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Prokaryote Ancestors of Actin

Page updated 12/2/03

This question as to where the actin gene came from has been a contentious one.  The ever increasing number of complete genomes is now beginning to answer it however, and it turns out that just as tubulin has an identifiable prokaryote ancestor (FtsZ, which is involved in bacterial cytokinesis), so does actin. Actin is a notoriously conserved protein there being trivial differences between the actin sequence from amoeba to man.  It was as it actin had been "invented" once and immediately spread throughout organisms like life jackets on the Titanic when the iceberg struck.  There had been spurious reports of actin-like proteins in bacteria but these reports were not really taken seriously (Niemark, 1977; Nakamura et al, 1978).  Two things happened to prepare the ground for the discovery of prokaryotic actin analogs.  The solution of the structure of actin (Kabsch et al, 1990) made it clear that actin belonged not in a class of its own but that it shared structural homology with heat shock proteins and hexokinases (Bork et al, 1992).  Also, as more genes were sequenced it became clear that a large family of actin-related proteins existed that made sense of at least some of these "weird" actins in the literature.  More recently, it was appreciated that FszA certainly had actin-like properties and structure (van den Ent & Lowe, 2000), however FtzA lacks an equivalent to sub-domain 2 in actin.  Another even more actin-like protein has come to light that is complete through database searches.  This protein MreB is involved with bacterial shape and so this protein even seems to share one of the basic functions of actin.  MreB polymerizes into filamentous bundles forming a cortex under the membrane of Bacillus subtilis (Jones et al, 2001).  A line-up of the sequences shows that actin contains a set of extra loops lacking in MreB one of these is the so called DNAse1 binding loop.   Taken together it seems that actin was a prokaryotic invention like most things in life!  With hind sight we should really have suspected the existence of a bacterial cytoskeleton since some bacteria adopt some spectacularly complex shapes!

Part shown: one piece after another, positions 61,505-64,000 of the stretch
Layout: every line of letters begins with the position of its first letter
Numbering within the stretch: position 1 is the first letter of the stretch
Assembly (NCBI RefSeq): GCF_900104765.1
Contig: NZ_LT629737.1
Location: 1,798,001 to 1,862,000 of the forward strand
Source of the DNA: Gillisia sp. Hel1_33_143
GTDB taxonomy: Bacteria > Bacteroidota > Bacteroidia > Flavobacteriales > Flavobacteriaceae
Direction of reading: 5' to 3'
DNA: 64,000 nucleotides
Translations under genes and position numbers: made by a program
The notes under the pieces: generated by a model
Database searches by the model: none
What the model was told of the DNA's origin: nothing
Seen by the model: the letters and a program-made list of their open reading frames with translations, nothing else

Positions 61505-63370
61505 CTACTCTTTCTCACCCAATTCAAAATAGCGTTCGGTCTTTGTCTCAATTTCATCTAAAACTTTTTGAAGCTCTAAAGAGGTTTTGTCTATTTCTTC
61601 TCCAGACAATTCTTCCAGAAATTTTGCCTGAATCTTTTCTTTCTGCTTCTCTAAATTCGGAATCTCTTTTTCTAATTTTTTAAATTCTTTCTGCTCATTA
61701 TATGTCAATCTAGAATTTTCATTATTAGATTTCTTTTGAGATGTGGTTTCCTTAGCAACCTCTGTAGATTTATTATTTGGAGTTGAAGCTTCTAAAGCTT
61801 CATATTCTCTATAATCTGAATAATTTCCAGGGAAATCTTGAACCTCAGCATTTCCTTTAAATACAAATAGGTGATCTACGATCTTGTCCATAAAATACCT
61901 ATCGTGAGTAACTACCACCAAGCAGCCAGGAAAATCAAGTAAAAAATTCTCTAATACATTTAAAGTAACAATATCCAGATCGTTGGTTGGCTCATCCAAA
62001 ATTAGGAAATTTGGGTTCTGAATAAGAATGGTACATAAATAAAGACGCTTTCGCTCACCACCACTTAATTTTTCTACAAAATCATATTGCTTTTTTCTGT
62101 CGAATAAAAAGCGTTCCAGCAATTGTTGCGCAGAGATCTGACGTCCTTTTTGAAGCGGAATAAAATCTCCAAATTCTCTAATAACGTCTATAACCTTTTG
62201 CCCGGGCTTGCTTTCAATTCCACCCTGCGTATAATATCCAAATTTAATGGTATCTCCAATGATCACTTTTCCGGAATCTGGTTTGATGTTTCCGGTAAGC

Protein name Source Comment References
FtsA Thermotoga maritima   van den Ent & Lowe, 2000
ParM Escherichia coli   Moller-Jensen et al, 2002
MreB Bacillus subtilis   Jones et al, 2001
Table 1   Prokaryotic Actin -like proteins

Egelman, E. H. (2001) Molecular evolution: Actin's long lost relative found. Curr. Biol. 11, R1022-R1024.

Jones, L. J. F., Carballido-Lopez, R. & Errington, J. (2001) Control of cell shape in bacteria: Helical actin-like filaments in Bacillus subtilis. Cell. 104, 913-922.

Moller-Jensen, J., Jensen, R. B., Lowe, J. & Gerdes, K. (2002) Prokaryotic DNA segregation by an actin-like filament. EMBO J. 21, 3119-3127.

Nakamura, K., Takahashi, K. & Watanabe, S. (1978) Myosin and actin from Escherichia coli K12 C600. J.Biochem. (Tokyo). 84, 1453-1458.

Niemark, H. C. (1977) Extraction of actin-like protein from the prokaryote Mycoplasma pneumoniae. PNAS. 74, 4041-4045.

van den Ent, F., Amos, L. A. & Lowe, J. (2001) Prokaryotic origin of the actin cytoskeleton, Nature. 413, 39-44.

van den Ent, F. & Lowe, J. (2000) Crystal structure of the cell division protein FtsA from Thermotoga maritima. EMBO J. 19, 5300-5307.

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